HARARE – Information Communication Technology (ICT) minister Supa Mandiwanzira has appointed a new Zarnet board mandated to turn around fortunes of the cash-strapped parastatal.
This comes as the little-known government Internet service provider last year acquired 60 percent shareholding in Telecel Zimbabwe (Telecel) from Netherlands-based VimpelCom for $40 million.
The transaction was, however, facilitated by the deep-pocketed National Social Security Authority.
Mandiwanzira said the unveiling of the new board was necessitated by the recent government “takeover” of Telecel.
“The immediate task of the board is to transform Zarnet from a non-profit institution into a profit-making one so that we can wean the company off from the fiscus,” he said, adding that the new 10-member board must come up with innovative ways to make money.
“The Telecel deal was done by a small board and we want this transaction to pale compared to other big transactions that must be conducted by this new board.
Casper Chigwedere will chair the board, deputised by seasoned ICT systems administrator Mduduzi Gwebu.
Other members of the board include Gilbert Hapanyengwi, Tracy Mupfunya, John Kepekepe, Tariro Mupfumira and Edmore Verenga among others.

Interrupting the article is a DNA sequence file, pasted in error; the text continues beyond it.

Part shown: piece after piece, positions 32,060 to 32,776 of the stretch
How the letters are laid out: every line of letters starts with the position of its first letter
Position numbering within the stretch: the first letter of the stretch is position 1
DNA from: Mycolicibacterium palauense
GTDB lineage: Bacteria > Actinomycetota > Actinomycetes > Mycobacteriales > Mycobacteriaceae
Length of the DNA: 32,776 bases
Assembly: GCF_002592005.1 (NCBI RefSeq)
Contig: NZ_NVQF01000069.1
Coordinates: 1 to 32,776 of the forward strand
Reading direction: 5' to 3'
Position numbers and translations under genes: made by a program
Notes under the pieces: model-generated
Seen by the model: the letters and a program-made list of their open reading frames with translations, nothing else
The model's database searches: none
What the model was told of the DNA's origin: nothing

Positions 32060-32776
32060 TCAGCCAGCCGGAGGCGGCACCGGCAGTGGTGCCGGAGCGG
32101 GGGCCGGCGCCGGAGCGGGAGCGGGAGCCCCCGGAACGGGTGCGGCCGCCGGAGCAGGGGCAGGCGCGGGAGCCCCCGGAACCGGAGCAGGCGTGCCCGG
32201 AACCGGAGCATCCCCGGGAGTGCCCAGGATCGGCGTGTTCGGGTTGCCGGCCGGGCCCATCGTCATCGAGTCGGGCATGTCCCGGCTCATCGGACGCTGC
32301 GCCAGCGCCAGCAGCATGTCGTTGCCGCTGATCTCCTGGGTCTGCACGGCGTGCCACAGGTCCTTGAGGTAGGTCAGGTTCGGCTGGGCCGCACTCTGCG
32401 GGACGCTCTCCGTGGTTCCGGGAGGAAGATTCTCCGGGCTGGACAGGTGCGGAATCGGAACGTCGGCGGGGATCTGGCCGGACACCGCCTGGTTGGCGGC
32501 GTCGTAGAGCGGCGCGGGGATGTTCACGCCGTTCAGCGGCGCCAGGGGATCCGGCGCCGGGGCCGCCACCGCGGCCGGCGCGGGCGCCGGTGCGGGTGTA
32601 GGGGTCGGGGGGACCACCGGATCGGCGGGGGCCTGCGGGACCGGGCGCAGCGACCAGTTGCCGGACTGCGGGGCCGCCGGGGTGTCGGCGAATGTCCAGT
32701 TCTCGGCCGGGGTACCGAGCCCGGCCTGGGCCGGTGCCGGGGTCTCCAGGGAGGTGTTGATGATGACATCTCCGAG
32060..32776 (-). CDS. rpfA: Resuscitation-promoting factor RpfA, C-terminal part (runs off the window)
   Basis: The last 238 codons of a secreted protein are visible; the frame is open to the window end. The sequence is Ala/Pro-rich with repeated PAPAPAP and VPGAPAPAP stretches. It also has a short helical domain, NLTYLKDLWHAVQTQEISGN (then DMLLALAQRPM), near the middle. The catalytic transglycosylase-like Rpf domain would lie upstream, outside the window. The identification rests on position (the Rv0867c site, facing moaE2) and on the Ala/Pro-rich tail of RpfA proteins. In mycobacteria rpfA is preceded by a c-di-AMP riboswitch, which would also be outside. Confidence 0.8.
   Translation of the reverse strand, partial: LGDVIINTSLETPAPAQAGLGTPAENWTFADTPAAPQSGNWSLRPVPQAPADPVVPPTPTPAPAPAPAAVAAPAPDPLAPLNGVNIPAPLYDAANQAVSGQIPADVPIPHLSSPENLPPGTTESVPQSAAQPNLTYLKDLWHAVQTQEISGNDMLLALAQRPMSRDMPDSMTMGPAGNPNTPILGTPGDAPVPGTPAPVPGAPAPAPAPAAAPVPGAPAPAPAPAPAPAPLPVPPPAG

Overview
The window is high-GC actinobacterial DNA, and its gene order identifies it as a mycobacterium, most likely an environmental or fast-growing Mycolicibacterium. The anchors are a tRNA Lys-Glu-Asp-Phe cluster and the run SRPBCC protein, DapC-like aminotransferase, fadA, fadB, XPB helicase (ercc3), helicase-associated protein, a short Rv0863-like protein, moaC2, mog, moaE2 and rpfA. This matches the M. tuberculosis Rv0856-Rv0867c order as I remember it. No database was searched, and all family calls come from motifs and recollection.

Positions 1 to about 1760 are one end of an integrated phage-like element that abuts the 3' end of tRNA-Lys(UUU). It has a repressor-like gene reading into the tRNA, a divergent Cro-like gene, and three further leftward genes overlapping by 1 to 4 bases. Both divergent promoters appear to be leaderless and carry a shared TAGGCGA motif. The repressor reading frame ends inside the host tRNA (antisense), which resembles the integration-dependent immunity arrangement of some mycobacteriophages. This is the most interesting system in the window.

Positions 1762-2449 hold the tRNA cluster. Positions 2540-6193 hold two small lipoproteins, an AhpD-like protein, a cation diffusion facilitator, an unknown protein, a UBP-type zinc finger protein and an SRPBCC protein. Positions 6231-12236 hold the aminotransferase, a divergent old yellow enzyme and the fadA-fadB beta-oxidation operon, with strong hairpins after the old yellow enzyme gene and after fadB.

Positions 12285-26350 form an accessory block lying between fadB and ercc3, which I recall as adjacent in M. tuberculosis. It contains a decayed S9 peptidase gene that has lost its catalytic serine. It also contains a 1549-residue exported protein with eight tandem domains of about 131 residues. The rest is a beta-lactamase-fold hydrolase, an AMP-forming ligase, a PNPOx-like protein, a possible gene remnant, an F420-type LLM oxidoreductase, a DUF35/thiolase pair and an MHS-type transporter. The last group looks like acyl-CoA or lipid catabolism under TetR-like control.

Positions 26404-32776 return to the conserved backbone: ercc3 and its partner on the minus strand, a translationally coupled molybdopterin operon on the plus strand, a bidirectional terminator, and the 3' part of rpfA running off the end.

Experts say the new board faces a gigantic task to turn around the parastatal which is riddled with corporate governance failures and mismanagement issues.
Zarnet was founded in 1997 and has been operating as an Internet service provider.
It runs government Internet services.
On its website, the company claims the presidential e-learning programme, government digital villages and community information centres as some of its major projects.
Documents gleaned by this paper suggest that the government Internet service provider is servicing a debt of undefined quantum.
A recent audit report also unveiled that Zarnet’s former chief executive was on the payroll, with total gratuity which amounted to $55 000 plus a vehicle, laptop and cellphone.
The company has no clearly defined delegations of authority, hence all decision-making lies in the office of the chief executive.
As a result, it is dogged by underhand dealings on how salary adjustments were made and implemented by management without requisite approval from the board and parent ministry.
“The company had no attendance register for board and committee meetings for the years 2012 and 2013,” an audit report says.
“There was no evidence that board members declared business interests and there were no formal procedures to declare business interests for the company’s key management staff.”
The report also says the company operated with a single committee, that of human resources.
“The company incurred losses from 2011 and has been operating negatively as up to December 31, 2013. Poor cash inflows have impacted negatively on the operational effectiveness of the company, hence the company might fail to fulfil its mandate in the not-too-distant future,” read part of the report.